Care Leavers in Custody -An Inside View from The Outside
This week InsightsOnline brings you something special as part of National Care Leaver's Week. Tusnyme "Tee" Ghilani is a care leaver and former prison resident who has excelled following her release and is now reading for a Criminology degree. Read on for her truly authentic, inspiring and thought provoking blog which takes us inside the hugely challenging world of young adults who leave care, struggle and then find themselves in the prison system.
I didn’t know what it meant to be a care leaver. As far as I was aware, I was just an abandoned child who was constantly being passed around by different systems. It started with the parental system which wasn’t very effective, so I moved on to the care system where I was repeatedly passed around care and foster homes. Then finally, I fell into the criminal justice system, further isolated and separated from society when my behaviour became uncontrollable. As a care leaver, I already associated bad behaviour with being removed from placements. So, arriving in prison at the age of 19 I didn’t care, because you don’t understand the impact of that metal door closing on you and being all alone with only your thoughts.
Throughout my time under social services and the leaving care team I had many different workers which could be frustrating. This can be the case for many different reasons - breakdown in relationships, probably a bit to do with my bad behaviour and possibly lack of staff to maintain caseloads. All of these factors led to at least some of us as care leavers building up a very negative image of workers from that sector. However, being a care leaver in custody is the perfect time to work on the relationship between personal advisers and care leavers as they are in a stable environment where progress and goals can be monitored by all the people involved in the young adult’s care. During my time in custody I started to become more aware of the issues around services provided to care leavers in custody. It quickly became apparent that many care leavers in custody feel that because they are in custody and not actively causing an issue, that they become lost and forgotten within the system. Creating that stable environment with active support throughout their custody journey can have a very positive impact on prison community morale as well as teaching the young adult how to have meaningful interactions.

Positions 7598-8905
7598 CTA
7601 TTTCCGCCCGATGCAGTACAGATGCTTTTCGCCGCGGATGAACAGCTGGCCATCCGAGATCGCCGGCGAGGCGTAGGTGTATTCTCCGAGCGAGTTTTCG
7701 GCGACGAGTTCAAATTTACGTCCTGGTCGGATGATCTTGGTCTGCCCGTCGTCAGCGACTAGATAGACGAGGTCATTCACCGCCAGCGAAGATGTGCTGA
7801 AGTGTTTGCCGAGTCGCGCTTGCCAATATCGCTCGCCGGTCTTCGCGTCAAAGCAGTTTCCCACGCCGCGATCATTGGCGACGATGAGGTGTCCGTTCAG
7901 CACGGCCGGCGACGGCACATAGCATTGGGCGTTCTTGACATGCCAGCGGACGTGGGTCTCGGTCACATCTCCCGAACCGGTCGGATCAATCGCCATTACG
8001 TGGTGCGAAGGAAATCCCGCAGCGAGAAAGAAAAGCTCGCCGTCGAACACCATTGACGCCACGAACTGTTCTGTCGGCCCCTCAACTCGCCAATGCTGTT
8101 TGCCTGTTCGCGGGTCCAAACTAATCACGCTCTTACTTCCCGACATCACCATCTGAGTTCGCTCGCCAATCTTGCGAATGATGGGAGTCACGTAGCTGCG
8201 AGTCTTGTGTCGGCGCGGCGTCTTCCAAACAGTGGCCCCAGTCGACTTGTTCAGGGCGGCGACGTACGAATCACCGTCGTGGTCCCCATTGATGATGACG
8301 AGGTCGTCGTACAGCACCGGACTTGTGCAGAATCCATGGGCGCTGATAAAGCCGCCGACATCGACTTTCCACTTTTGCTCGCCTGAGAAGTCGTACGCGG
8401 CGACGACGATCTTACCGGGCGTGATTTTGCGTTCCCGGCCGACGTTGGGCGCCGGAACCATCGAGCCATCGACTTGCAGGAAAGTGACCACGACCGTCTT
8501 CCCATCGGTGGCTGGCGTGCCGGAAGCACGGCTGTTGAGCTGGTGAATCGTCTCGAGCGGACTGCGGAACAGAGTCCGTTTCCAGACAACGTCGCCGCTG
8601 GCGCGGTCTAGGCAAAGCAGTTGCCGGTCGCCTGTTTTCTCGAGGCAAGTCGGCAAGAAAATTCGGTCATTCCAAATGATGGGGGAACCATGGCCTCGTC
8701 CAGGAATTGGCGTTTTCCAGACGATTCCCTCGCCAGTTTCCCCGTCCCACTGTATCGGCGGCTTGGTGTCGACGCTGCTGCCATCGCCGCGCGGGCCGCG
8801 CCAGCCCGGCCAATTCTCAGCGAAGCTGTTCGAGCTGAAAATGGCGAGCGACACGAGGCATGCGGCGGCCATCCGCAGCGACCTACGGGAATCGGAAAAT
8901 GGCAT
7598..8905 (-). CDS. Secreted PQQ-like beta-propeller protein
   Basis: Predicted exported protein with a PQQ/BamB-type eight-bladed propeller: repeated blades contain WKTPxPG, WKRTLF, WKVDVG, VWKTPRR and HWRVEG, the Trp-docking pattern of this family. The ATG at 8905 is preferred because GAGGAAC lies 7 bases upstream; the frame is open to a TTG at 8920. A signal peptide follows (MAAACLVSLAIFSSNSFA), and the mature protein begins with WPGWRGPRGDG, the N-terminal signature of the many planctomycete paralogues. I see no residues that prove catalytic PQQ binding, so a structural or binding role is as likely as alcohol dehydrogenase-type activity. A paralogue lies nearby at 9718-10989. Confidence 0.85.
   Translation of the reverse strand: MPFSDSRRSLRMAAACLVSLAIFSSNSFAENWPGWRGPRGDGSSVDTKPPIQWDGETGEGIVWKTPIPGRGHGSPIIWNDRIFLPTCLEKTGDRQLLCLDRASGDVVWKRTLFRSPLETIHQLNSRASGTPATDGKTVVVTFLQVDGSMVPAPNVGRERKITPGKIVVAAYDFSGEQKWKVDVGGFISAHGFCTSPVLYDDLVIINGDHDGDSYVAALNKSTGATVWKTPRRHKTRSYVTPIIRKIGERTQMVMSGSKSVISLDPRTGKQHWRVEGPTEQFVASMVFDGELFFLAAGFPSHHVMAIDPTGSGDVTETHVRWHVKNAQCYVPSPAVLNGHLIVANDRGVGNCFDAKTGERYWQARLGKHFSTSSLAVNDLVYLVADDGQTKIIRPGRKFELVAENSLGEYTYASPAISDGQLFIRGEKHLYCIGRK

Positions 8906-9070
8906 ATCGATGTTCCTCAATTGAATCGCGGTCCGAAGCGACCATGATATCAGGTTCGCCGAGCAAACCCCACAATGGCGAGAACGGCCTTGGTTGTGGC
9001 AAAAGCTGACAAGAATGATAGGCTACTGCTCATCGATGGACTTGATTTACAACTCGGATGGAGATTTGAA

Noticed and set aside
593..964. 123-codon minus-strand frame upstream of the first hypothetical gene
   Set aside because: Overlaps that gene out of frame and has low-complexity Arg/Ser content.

When a relevant or former relevant child enters custody, the leaving care service still has a duty of care and is required to continue pathway planning. They should also have seen the young person within 10 days of them being in custody. This is so important as it just gives the young adult a familiar face to interact with during their first few weeks as this can be the time that is especially scary and overwhelming. You also have to remember during this time most other inmates would have had contact with their family members which is something care leavers don’t always have the luxury of being able to do. If involved early, the responsible local authority can then begin to work with the criminal justice services to support the young person emotionally, practically and financially whilst in custody and heading towards release.
The prison’s approach to dealing with the care and development of care leavers is something that is constantly evolving and the more the support needs of care leavers are understood and explored, the better the outcomes will be. My own experience is limited to only two female prisons however I found that the peer advisor system was particularly effective when working with care leavers as they sometimes felt more comfortable approaching groups of their peers than members of staff. Peer support are also able to provide a more constant level of help as they are integrated within the prison and are there from day to day, whereas a particular member of staff may not be. Also, care leavers can be incredibly reserved about declaring their care experience due to the negative connotations being in care holds. However, I was privileged enough to see an abundance of real relationships and support networks being formed between care leavers who shared a common path and staff members who became role models and people to aspire to rather than individuals solely there to carry out our ‘punishment.’